What you need to know:
- Parliament was to enact the law within five years after the promulgation of the Constitution in 2010.
- This has not happened 10 years later.
Chief Justice David Maraga has advised President Uhuru Kenyatta to dissolve Parliament, in line with Article 261(7) of the Constitution, for its failure to enact legislation on the two-thirds gender rule.
In his advice to the President, the CJ said that the mechanism for the dissolution of Parliament, irrespective of the consequences, is the radical remedy that Kenyans desired in order to incentivise the political elites to adhere to and fully operationalise the transformational agenda of the Constitution.
"Let us endure pain if only to remind the electorate to hold their parliamentary representatives accountable," Mr Maraga said.
The CJ had received petitions seeking the dissolution of Parliament from the Law Society of Kenya, former Marakwet West MP David Sudi, Ms Margaret Toili, Mr Fredrick Mbugua, Mr Bernhard Aoko and Mr Stephen Owoko. They all argued that Parliament has deliberately refused to enact the two-thirds gender law.
Earlier, lawyer Nzamba Kitonga had said that in the event of the recommendation that the CJ has now submitted to the President, there is a likelihood that it will be challenged in court.
“From a constitutional standpoint, once the Chief Justice transmits his recommendation, the President is bound to act, and the Constitution allows him to act in one way only. That is something that has serious constitutional, legal and political consequences and the President would need to consult far and wide, including with the political leadership. But as to whether this president can follow through on the CJ’s recommendation is another matter,” lawyer Nzamba Kitonga told the Nation recently.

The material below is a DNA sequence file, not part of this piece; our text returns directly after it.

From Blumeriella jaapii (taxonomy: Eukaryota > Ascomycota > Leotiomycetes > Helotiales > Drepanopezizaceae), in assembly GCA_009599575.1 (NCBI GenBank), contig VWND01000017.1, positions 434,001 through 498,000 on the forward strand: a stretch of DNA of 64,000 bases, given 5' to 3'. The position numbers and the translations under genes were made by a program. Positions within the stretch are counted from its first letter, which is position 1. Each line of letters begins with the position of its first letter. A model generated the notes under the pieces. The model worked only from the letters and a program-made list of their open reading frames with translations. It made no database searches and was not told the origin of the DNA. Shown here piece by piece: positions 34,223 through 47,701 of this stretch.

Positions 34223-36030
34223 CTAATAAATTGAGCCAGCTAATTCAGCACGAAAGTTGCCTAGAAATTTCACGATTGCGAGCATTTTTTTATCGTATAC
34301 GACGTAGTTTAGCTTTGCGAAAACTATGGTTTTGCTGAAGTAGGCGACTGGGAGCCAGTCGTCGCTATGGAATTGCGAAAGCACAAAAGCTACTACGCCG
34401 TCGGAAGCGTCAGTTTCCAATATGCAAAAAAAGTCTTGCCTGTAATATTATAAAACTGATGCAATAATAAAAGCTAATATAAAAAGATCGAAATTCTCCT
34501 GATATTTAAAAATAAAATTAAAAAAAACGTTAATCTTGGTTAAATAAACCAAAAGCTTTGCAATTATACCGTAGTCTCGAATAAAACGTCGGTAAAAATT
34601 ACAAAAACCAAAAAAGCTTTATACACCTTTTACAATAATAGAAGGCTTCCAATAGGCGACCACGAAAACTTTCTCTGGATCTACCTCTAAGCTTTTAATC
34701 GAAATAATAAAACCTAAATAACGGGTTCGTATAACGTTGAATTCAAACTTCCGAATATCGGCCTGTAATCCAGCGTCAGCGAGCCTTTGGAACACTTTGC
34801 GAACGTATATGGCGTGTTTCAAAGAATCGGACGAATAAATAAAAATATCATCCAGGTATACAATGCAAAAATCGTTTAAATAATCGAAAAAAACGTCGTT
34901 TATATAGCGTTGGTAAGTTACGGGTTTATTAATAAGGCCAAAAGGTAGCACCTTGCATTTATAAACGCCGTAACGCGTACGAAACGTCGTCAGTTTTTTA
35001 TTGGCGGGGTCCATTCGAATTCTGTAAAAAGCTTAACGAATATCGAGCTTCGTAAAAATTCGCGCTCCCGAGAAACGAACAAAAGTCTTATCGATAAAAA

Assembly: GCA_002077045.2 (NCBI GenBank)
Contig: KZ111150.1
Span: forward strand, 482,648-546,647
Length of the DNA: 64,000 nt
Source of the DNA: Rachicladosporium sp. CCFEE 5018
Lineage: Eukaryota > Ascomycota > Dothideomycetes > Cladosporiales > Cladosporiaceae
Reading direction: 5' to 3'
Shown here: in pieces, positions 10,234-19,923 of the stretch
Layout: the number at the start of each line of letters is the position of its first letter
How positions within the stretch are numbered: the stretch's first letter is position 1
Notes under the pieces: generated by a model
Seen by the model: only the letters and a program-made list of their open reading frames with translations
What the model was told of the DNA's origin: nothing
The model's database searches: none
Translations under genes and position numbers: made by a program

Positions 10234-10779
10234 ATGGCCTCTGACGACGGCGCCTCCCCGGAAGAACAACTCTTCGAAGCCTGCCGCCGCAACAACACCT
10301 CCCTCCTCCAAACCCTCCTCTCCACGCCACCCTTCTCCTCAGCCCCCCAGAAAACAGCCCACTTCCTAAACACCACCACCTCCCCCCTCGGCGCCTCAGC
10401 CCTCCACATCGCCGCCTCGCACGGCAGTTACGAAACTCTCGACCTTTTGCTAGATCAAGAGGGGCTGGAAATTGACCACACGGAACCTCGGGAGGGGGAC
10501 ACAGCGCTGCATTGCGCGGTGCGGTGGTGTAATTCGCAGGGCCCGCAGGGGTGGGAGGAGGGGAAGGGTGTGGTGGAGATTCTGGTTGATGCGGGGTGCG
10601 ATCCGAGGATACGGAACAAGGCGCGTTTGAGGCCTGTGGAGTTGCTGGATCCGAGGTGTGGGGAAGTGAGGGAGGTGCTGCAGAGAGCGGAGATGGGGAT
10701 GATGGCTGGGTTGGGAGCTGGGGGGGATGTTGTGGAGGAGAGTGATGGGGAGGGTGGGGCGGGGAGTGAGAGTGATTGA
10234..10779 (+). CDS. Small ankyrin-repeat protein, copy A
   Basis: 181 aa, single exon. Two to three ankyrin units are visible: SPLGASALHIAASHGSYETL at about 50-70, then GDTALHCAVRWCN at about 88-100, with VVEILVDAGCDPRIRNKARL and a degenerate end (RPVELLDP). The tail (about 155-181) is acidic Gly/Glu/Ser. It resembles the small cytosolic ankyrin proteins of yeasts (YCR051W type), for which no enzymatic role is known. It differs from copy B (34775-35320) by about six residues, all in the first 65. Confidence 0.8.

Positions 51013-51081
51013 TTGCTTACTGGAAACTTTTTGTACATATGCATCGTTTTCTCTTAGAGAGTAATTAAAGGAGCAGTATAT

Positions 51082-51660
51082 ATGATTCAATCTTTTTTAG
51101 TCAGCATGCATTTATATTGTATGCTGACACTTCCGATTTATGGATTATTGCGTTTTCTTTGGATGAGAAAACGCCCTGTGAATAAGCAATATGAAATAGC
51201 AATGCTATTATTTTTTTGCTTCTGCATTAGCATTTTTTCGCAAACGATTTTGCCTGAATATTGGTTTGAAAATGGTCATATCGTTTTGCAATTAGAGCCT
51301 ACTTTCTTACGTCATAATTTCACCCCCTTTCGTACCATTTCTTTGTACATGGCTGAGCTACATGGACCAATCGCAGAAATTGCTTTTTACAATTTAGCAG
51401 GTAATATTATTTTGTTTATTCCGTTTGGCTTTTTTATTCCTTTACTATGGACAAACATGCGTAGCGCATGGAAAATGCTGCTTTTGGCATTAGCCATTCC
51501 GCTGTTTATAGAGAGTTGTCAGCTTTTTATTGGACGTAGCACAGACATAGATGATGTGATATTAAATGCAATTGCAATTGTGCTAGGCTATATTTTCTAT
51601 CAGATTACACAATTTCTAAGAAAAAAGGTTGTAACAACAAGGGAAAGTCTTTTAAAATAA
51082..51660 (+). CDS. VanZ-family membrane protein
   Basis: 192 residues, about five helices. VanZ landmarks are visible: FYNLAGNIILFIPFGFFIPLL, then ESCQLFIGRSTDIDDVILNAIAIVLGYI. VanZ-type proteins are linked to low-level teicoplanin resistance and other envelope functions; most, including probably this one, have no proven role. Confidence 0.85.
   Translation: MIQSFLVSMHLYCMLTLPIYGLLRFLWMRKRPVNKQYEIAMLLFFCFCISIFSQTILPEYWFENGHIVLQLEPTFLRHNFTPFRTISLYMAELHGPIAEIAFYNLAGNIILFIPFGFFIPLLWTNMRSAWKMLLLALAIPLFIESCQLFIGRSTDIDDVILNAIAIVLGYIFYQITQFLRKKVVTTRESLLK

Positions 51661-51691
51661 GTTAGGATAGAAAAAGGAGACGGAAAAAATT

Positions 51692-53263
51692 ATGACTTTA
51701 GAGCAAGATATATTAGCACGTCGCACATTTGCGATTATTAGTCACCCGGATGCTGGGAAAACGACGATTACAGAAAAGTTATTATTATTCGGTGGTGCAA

According to CJ Maraga, Article 261 (1), read together with the Fifth Schedule, provides that the enactment of the two-thirds gender principle was among the things Parliament was to do within five years after the promulgation of the Constitution in 2010. This has not happened 10 years later.
“There is no doubt the dissolution of Parliament will cause inconvenience and even economic hardship. The fact that Kenya is in the midst of the coronavirus pandemic only exacerbates the potential impact of the decision. Yet that is the clear result Kenyans desired for Parliament’s failure to enact legislation they deemed necessary. We must never forget that more often than not, there is no gain without pain,” Mr Maraga said Monday while recommending the dissolution of Parliament by President Kenyatta.